Confessions of a post-TIFF party anxiety-stricken actress
Like most Toronto actors, once TIFF hits the city, I go into self-promotion mode and my excitement and anxiety levels peak in tandem.
TIFF really is a wonderful time of year for our great city, and the festival showcases some amazing talent... but despite all of the creative happenings, it’s really hard for me to enjoy any of it. I put so much pressure on myself to schmooze (while trying not to booze), be seen, and make sure that I post all of my happenings online.
I promised myself two years ago that I wasn't going to attend any more TIFF parties unless they were in honour of my work. Narcissist much? But still, it was a boundary that I put in place for myself because I knew that I needed one at that point.
Flash forward to TIFF 2017. I’m now older, wiser, and a married woman. I thought I was ready/able to handle the social sphere of TIFF parties.
On the first Friday, a group of girlfriends and I headed out for a night on the town. Dressed to impress but with no actual invites or plans, we were hopeful that we could bat our eyelashes and use our feminine powers to get into one of the hottest parties of the festival (guest list only, open bar, celebs and producers galore). Every young actress' dream come true.
Well, as my Aunty P once said: be careful what you wish for, because a girl like you will probably get it.
#SUCCESS. We made it into the party after a group of men let us in as their guests. We spent the whole night drinking, working the room and taking pictures...exactly what I thought I wanted.
Except I didn't have that much fun doing it.
This whole event was supposed to be a positive experience but It actually made me feel further away from reaching my goals.
I woke up the next morning with my makeup still on, a raging hangover, a bolt of anxiety, and a pile of remorse for the way that I behaved. I remembered saying so many stupid things, and on top of it all my phone was also blowing up with text messages (both good and bad.)
One text message from a friend asked me what I had in store for the following nights, I wrote back: I think I'm quitting acting or drinking, quite possibly both.
It wasn't long after when all the embarrassing flashbacks of my behaviour came back to me that I remembered one exchange vividly.
In my late night drunken state I thought it was okay to send a post-midnight email to a director I had just met saying: Can’t chat now, I’m at X’s house going to bed, talk later. Looking at that email this morning it occurred to me that the email made it seem as though I was sleeping with someone other then my husband...which is horrible, and way too cliché for a young female actress. This director was someone I had just met and someone that I clearly wanted to leave a good impression with.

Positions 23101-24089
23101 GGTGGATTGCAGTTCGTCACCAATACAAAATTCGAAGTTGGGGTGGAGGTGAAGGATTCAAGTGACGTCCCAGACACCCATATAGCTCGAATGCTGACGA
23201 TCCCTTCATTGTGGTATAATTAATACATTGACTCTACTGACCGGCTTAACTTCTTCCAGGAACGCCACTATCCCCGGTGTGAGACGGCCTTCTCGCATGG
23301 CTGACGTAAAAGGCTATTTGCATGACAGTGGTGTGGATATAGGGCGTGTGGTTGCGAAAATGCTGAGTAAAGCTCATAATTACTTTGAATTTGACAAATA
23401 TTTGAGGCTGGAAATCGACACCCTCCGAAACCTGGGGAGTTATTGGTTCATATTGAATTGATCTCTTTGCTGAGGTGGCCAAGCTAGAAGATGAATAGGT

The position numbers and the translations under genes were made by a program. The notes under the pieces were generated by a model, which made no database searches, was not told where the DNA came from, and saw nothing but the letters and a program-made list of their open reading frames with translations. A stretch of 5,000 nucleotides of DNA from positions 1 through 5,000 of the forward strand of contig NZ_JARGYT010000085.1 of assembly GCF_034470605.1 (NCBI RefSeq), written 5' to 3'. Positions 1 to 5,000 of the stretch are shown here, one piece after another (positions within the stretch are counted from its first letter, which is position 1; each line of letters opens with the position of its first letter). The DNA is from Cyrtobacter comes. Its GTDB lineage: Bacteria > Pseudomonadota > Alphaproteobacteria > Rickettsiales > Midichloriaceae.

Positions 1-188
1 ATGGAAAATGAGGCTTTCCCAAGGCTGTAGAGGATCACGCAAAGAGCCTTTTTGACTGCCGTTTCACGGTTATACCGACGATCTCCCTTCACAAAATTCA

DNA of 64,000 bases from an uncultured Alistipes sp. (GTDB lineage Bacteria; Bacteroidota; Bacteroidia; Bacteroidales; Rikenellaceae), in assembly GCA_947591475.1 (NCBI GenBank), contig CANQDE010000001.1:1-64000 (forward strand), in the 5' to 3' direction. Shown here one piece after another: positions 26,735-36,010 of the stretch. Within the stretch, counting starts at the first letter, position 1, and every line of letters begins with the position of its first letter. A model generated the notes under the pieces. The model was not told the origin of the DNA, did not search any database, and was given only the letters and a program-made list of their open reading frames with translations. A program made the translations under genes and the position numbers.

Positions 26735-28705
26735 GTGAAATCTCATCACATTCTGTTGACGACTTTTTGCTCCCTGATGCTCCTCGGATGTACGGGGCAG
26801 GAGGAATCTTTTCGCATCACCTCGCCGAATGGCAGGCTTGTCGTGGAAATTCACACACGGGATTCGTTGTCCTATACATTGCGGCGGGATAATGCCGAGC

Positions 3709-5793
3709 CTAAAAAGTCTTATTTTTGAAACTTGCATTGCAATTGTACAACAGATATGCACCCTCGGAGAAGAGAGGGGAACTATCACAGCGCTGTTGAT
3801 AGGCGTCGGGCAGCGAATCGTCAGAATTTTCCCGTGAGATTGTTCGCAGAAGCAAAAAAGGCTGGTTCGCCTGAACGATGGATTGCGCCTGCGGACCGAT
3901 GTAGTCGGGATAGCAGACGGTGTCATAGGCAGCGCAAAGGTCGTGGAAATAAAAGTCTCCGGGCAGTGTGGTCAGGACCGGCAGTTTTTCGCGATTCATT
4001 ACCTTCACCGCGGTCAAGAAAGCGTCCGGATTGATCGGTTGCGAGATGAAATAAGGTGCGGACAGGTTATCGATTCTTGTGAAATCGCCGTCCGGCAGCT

I was too drunk to realize it at the time, but that morning I knew that I wanted my email to explain to the director why I felt it was too late for us to be emailing; I was out with friends, tired, and heading home to put myself to bed. It was (in my mind) a nice way of saying let’s talk later, preferably between 9-5. Clearly I wasn't in the right frame of mind to write comprehensive emails.
I completed the rest of my damage control (some of which is just too embarrassing to mention in this post, even anonymously.) Then, I lied in bed for five hours feeling sorry for myself, hating myself for how I thought I came across, and picking apart every action I could remember from the night before. Eventually, I said FUCK IT. I can’t feel like shit forever I have to deal with my issues, feelings and fears.
I messaged some sisters and witches who I knew I could trust and count on to make me feel better about my mistakes. Talking to them helped, it reminded me that it is okay to screw up, that a few bad choices don't define you as a woman and won’t ruin your career. Most importantly, it showed me that I am not alone, as a woman, as an actor, or as a feminist fighting this uphill battle.
Thank you ladies, you know who you are.
And so now I ask you this:
Why do we, as women, feel the need to use our sexuality (broad term, I don't literally mean sex) to achieve our goals, specifically as female actors looking to get hired? Can we break the habit of our schooled- sexualized roles, correct the chain of command in the casting room and can we be strong enough to stand together to empower one another so that we can pave the way for a stronger generation of women to come?
It’s in the moments when I feel powerless that I choose to scapegoat and use my sexuality. I just want to feel special, and validated - for the art form I practice and love so much but when I don't seem to be getting any of that sort of praise I hit a wall and take what I can get.
So many talented actors aren't validated enough for their hard work, skill and willingness to share a piece of themselves. For me, the excitement and possibility of being recognized and praised takes over my moral compass and clouds by ability to make wise choices. Alcohol doesn’t help any of this either. Needless to say I am taking a 30 day break from booze and potentially putting that habit to rest for good.
It is only once we acknowledge the role that we play in this vicious cycle that we are able to break the behavioural habits and gender stereotypes that many of us (both men and women) are so accustomed to. We all have to admit that we have a part to play. It would have been so easy for me to victimize myself in the events that unfolded at the party and afterwards but I am choosing not to. I am choosing to be empowered, and to take responsibility in the hopes of making changes in myself, the way that I cope in social settings, and for the future of the industry and for women in general.
Overall I am trying not to forget why I fell in love with acting.... and that, for me, is my passion- to play pretend and share stories with others.